Inquiry and Investigation During Inquiry and Investigation, your child seeks the answers to the questions on the Learning Issues Board. The Resource Book for Plague! contains primary resource materials for research; books and websites are included in Appendix A. Structured activities included in this section help your child gather, organize, and analyze the necessary information. • Y  our child will use a risk map to assess the level of risk the town faces, a combination of the likelihood of the disease coming to the town and its impact on the town if it does arrive. • Using  a map of medieval Italy, your child charts the path of the plague and estimates when the disease might arrive in Lucca. • Y  our child participates in a simulation of how disease spreads and considers the consequences of having a town lose members vital to government, business, education, religion, and family. • T  he Comparing the Doctor and the Priest Venn diagram helps your child compare information from two different sources and identify where these two important perspectives agree and where they differ. Content Your Child Should Encounter • The plague travels primarily via three prominent trade routes. • T  ravel time along the three trade routes varies according to mode of travel (sea or land), as well as distance. • Religion and medicine have differing perspectives on the cause and cure of the disease. • Some people take extreme measures to repent for their sins in an attempt to avoid infection. • Medieval medicine emphasizes the use of herbs and other natural remedies. • M  edical interpretation incorporates some of the religious point of view. The Church limits some forms of medical research. • T  he direct impact of the disease is physical illness; however, because the disease is highly contagious and frequently fatal, it also has indirect impacts on social structures.

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Problem Definition At this point, your child has a sense of the rate the plague is spreading across the continent and within towns. He or she realizes that medieval doctors do not know how the disease is contracted or how to cure it. However, your child has not yet had a chance to put the information together and create a concrete problem definition. Your child uses a circle map to think about both direct and indirect ramifications of the widespread death rate associated with the plague. At the end of the lesson, he or she is ready to identify the core issue at the heart of the problem and the constraints, either self-imposed or imposed from the outside, that will limit the range of solutions under consideration. When issues and constraints are combined, the problem definition takes the format: How can we (issue) in a way that (constraints)? After your child creates a definition of the problem, a messenger arrives with the Ordinances of Sanitation in a Time of Mortality, a set of regulations adopted by the Council of People in Pistoia to ward off the plague. Your child is assigned a few ordinances to interpret; he or she must work through the medieval phrasing to understand the meaning of each ordinance. Your child then assesses the value of that ordinance for Lucca. Content Your Child Should Encounter • The plague could change every facet of life in a medieval town. • Widespread death caused by the plague affects the economic, political, and social health of a town. • Extreme situations, like plague, test the strength of personal values. • Problems are solved in specific contexts; the context is created by time, place, and values. • Problems are comprised of both issues and constraints.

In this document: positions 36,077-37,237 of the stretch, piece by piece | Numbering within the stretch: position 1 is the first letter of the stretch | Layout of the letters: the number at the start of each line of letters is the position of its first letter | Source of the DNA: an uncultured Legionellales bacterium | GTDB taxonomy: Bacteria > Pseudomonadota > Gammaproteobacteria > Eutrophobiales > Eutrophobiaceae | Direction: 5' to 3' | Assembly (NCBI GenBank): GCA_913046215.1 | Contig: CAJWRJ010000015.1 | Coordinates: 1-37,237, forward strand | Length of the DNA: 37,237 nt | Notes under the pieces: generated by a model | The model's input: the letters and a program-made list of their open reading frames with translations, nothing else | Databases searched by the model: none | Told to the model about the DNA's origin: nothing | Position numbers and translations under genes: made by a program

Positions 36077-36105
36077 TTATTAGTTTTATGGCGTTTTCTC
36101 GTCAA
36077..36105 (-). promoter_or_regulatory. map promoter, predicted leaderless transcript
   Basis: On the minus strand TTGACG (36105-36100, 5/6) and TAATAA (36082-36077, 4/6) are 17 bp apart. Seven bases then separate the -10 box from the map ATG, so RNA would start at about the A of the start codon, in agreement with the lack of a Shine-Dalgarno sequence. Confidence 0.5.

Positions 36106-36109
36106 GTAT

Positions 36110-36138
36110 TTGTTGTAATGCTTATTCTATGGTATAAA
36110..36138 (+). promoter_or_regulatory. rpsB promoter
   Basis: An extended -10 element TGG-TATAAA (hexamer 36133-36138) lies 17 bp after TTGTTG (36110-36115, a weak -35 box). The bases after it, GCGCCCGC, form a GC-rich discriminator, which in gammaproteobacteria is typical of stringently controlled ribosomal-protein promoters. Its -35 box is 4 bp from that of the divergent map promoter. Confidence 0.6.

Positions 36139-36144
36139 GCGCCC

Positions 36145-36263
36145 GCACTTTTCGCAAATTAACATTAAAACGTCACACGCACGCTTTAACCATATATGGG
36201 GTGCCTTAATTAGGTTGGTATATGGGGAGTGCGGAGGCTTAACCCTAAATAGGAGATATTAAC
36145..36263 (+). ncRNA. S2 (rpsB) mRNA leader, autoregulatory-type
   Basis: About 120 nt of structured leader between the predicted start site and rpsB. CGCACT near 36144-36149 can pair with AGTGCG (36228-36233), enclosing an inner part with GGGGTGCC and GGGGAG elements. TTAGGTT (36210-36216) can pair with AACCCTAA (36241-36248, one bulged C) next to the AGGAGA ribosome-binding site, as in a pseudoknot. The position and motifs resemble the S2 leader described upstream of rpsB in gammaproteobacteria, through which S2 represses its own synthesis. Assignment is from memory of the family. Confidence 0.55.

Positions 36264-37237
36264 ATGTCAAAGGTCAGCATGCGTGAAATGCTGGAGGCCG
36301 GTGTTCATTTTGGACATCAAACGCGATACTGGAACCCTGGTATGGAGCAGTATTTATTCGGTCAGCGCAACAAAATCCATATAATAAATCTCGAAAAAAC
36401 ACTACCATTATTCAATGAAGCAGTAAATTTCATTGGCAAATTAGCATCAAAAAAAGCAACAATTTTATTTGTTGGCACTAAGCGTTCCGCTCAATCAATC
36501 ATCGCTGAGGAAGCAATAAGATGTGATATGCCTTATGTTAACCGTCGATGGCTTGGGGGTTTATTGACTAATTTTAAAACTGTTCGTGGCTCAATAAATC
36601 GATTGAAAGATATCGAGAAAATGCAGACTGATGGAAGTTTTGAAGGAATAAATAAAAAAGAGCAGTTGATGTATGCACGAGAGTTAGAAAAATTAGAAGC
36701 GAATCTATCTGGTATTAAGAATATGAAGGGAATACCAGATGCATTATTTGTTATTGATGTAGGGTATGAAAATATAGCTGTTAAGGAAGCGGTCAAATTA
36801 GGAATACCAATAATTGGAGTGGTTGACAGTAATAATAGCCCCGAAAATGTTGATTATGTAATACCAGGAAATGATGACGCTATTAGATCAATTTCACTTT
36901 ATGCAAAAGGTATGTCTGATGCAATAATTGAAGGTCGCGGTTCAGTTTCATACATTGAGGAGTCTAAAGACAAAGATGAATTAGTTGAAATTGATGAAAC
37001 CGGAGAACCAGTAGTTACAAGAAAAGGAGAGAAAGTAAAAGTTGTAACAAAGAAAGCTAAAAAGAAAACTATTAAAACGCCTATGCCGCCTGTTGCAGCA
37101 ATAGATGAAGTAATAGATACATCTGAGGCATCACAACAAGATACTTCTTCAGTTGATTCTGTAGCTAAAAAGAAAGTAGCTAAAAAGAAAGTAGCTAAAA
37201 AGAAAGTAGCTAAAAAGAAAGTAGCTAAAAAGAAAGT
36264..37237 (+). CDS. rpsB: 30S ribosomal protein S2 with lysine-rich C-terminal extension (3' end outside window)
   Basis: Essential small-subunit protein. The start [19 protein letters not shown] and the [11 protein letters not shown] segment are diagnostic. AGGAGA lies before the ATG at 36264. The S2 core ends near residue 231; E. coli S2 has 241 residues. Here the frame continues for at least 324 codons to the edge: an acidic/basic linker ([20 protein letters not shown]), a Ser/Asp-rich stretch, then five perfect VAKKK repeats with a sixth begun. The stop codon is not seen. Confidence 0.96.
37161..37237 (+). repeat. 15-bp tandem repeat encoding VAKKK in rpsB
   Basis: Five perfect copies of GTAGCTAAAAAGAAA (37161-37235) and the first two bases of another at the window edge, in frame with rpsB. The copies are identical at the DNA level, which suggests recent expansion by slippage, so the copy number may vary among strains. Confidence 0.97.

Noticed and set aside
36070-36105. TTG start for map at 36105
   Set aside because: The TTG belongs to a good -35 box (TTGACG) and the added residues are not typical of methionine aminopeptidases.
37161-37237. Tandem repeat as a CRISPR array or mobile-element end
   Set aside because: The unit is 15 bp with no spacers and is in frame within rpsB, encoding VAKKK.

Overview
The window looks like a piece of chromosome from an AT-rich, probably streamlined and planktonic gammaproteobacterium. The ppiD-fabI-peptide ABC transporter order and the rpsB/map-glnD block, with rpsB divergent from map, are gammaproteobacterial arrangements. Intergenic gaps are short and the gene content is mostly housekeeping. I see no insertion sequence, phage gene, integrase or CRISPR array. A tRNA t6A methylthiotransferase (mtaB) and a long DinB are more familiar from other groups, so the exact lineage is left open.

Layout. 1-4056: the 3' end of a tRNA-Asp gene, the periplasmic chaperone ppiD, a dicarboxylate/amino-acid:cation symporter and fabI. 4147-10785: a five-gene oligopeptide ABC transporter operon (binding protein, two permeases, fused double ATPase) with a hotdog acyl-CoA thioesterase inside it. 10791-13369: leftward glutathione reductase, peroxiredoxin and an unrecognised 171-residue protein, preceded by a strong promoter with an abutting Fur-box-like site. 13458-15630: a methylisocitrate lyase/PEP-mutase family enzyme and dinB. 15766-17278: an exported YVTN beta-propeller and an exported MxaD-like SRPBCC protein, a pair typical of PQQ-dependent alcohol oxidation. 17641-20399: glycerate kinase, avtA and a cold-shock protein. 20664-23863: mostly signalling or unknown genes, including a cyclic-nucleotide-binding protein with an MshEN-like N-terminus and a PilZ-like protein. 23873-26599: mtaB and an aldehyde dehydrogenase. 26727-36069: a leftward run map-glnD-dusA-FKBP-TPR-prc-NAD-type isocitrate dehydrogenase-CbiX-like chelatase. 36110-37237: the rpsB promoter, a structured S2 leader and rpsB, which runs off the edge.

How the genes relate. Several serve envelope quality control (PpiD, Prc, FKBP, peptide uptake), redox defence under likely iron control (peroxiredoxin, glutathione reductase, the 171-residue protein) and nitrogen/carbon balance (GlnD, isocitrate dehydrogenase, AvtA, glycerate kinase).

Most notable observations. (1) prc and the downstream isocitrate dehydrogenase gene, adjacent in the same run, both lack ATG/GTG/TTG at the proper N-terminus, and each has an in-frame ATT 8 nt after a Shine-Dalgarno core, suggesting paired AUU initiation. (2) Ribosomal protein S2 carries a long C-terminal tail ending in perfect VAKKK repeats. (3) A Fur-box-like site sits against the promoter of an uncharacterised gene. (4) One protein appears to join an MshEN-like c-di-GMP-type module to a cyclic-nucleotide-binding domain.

Problem Resolution Your child weighs the merits of each part of the Ordinances of Sanitation in a Time of Mortality against the priorities he or she created for the problem definition, considering which of the ordinances should be accepted, rejected, or amended. The result of this deliberation is a core set of recommendations for Lucca. To this core your child adds original ideas, based on what he or she knows about the problem and the common wisdom of the era. Finally, your child presents his or her recommendations to the Council of the People, the governmental body that can transform the recommendations into law. Content Your Child Should Encounters •